After the first audit, Edinvale farm committed to audit annually, and to report findings openly:
“We were able to see how things are changing over a period of time – and they have changed a lot from our first audit to where we are now”, Jock says. “We’ve almost doubled our numbers on a similar amount of ground utilised, with changing the nutritional practices, but with different outputs. When we first started, a lot of the stock, especially heifer cows, were being retained for breeding stock. From an environmental point of view, a carbon calculation point of view, that is a nightmare because your output goes down, you’ve got all these animals that are contributing. Now that we’re seeing a much bigger output, we’re seeing a much bigger return.
“Over time, the results have improved greatly: when we first started, our carbon emissions per kilo of dead weight produced was twice the global average. Now, we’re seeing a carbon emission per kilo of output at a third of where we were. I think you need to look at that metric in conjunction with other things, it’s a dangerous metric to look at on its own. But it’s a very useful metric, nonetheless. It’s nice that we were getting that down to a manageable level.”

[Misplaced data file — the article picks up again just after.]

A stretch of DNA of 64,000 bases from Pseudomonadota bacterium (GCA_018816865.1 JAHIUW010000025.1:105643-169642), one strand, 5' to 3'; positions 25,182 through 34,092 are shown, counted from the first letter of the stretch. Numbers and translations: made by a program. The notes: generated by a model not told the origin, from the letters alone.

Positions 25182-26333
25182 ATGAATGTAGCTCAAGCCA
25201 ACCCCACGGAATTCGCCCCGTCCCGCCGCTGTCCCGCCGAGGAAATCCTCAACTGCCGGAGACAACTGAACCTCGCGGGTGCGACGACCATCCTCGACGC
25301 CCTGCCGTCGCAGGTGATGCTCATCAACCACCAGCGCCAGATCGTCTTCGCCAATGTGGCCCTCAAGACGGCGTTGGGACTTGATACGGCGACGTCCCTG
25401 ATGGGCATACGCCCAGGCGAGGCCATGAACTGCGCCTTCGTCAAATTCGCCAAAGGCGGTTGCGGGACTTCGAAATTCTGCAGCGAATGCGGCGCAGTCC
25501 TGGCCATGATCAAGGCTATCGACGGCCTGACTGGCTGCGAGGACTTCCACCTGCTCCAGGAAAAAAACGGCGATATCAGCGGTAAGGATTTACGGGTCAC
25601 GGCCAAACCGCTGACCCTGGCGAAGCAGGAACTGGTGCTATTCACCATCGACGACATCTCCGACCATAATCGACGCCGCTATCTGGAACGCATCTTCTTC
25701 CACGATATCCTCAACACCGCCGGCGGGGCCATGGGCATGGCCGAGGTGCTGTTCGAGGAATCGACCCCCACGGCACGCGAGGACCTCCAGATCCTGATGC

Edinvale farm recently got accredited for “Pasture for Life”: all their beef cattle and other animals are 100% grass and forage fed, having to be quite careful as to what else in terms of animal feeds is applied. Hence, no methane inhibitors.
The farm employs other mitigation measures to offset the carbon emissions: planting trees and hedges, efficient management of soils and grass – those measures are currently a road better taken when it comes to finances:
“I very much see a carbon audit as something that should sit alongside your set of accounts, and I think if you see where you’re going slightly off course in your carbon audit, you’re probably spending too much money as well”, Jock says.
“There is an obvious correlation between the farm carbon audit and the things that cause most pain. At the moment that is what can be done about the fertiliser bill? It’s also one of the things that kills your carbon audit. So you then ask yourself a question: it’s painful here [fertiliser] and it’s painful there [carbon audit], why are we doing it?
“Your next question, then, is can we do without it? And you’re solving two problems; you might be creating a third, [laughs], which you need to be aware of, but at least it’s something that’s maybe within your control. We’ve achieved a 57% reduction in N2O emissions by using less fertiliser and using it more efficiently. And it’s about using all these tools, whether it’s a carbon audit, whether it’s your set of accounts, whether is your biodiversity audit, to find the bits you can control, and identify the bits that cause pain. And try and get them out of the system.”